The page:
Livingstone was suspended by the party in 2017 and resigned in the following year.
The question is now open of whether the new leader of the LP, Sir Keir Starmer will take further disciplinary action against Corbyn and others. It is dispiriting that there has been no contrition on the part of Corbyn but only shameless comments, insisting the Report was dramatically exaggerated for political reasons and the product of party factionalism.
Keir Starmer on becoming LP leader pledged regarding antisemitism to “tear out this poison by its roots.” He showed action in sacking Rebecca Long-Bailey, Labour MP who was a supporter of Corbyn and a candidate to replace him as leader, from her position as shadow education minister. The reason was she had retweeted the comments, in essence a Jewish conspiracy theory, made by Maxine Peake who she called an “absolute diamond.” Peake, well known actress and political activist prone to contentious remarks on Israel and other matters, remarked in an interview that the U.S. police learned their neck-kneeling restrain techniques to use on George Floyd from seminars with Israeli secret services. She is used to play fantasies in her roles on TV series and did not apologize for her fantasy of a conspiracy, but she did “clarify” her diatribe by saying she was “inaccurate in my assumption of American police training and its sources.”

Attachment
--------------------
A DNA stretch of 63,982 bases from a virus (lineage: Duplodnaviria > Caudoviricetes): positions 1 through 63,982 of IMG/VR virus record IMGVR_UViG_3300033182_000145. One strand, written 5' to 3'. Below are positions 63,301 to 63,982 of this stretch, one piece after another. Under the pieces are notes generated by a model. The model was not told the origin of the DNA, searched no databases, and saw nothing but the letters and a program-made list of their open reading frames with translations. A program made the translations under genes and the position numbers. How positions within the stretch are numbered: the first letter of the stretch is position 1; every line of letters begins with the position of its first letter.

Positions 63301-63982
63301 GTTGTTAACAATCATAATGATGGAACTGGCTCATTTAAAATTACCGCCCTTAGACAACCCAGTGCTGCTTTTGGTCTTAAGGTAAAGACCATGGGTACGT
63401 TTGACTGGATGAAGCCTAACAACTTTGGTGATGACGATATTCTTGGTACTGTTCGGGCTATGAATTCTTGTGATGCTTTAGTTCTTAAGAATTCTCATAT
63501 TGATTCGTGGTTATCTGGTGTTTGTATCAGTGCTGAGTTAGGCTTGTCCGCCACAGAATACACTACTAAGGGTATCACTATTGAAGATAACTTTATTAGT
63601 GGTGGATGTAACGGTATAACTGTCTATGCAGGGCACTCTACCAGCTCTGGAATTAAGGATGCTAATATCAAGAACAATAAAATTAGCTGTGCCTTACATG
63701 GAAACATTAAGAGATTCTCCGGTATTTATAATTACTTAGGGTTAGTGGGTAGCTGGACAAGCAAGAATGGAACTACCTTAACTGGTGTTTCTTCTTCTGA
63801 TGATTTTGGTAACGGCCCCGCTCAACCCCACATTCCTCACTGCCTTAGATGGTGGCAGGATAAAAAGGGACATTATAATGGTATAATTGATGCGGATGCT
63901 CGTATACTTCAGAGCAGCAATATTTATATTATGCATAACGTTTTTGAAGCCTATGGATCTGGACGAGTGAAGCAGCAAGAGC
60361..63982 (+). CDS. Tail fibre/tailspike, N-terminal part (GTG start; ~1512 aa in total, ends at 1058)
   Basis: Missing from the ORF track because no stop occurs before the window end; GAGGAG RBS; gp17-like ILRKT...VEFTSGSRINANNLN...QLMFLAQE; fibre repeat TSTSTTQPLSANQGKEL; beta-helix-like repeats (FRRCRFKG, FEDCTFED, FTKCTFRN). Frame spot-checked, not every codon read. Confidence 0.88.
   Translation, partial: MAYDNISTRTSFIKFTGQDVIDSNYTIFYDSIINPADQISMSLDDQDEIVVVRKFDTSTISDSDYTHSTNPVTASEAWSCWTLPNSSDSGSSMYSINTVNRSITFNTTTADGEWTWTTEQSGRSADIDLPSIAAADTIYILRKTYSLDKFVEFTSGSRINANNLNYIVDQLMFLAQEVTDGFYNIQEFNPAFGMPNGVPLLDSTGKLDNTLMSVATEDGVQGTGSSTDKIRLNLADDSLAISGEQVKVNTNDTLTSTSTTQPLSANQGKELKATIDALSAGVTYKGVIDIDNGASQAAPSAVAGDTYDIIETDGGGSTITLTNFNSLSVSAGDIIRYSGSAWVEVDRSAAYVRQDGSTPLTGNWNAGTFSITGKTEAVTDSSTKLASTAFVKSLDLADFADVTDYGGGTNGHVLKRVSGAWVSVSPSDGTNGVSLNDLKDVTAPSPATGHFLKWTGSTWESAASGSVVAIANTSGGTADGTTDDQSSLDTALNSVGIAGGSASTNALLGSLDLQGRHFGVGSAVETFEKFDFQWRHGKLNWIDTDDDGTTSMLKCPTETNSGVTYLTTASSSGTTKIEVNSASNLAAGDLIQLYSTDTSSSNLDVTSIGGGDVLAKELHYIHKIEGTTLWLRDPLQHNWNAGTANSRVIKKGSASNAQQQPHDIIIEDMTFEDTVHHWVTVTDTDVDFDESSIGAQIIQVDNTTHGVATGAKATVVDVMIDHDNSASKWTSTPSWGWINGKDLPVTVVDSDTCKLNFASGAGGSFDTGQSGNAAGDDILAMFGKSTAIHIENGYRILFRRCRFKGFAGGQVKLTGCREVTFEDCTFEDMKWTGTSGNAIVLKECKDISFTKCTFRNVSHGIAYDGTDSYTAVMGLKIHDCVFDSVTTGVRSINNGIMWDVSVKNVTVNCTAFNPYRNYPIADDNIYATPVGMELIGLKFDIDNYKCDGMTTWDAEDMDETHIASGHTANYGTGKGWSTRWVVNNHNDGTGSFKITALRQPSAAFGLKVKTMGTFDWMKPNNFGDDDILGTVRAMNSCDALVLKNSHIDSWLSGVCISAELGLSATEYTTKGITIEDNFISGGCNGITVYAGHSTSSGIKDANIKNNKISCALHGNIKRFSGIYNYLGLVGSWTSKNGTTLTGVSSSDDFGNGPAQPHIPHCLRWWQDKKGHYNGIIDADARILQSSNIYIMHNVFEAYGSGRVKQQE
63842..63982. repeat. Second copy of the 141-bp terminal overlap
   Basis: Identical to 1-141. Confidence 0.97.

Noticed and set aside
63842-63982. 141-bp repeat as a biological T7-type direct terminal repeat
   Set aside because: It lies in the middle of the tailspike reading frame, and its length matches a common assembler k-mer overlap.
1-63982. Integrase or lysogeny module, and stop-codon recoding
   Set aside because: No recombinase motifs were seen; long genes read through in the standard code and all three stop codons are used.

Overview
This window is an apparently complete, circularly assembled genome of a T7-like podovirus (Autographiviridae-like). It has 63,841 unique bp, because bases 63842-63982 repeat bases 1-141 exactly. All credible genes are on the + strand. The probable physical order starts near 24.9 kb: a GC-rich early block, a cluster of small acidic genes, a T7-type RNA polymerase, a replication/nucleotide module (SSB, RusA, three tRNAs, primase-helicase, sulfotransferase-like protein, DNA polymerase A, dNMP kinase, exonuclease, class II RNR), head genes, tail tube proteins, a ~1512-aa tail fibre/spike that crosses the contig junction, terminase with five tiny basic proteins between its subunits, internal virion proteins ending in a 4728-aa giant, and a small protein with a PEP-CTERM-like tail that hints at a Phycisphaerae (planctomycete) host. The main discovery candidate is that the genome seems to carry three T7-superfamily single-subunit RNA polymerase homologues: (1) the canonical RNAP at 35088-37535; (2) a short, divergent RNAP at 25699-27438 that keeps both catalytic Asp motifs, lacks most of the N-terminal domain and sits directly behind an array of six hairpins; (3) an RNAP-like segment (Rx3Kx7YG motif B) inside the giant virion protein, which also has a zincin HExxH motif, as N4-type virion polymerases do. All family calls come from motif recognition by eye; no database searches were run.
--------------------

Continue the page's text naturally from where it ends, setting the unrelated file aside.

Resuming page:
There are signs of change. In July 2020 as a result of the decision in the British High Court the Labour Party agreed to pay “substantial” damages to seven former employees who sued the party for making false and defaming comments about them when, as whistleblowers, they had criticized Corbyn’s refusal to investigate complaints of antisemitism.
At a time when antisemitism has been increasing in the UK with 1,690 incidents in 2018, and 1,805 in 2019, the Report comes none too soon, with its reminder that it is essential for British politicians to consistently demonstrate the values of tolerance, understanding and mutual respect.
Or, and to put it another way, demonstrate the values of intolerance for debased haters, understanding our misunderstandings, and rejecting respect for the reprehensible.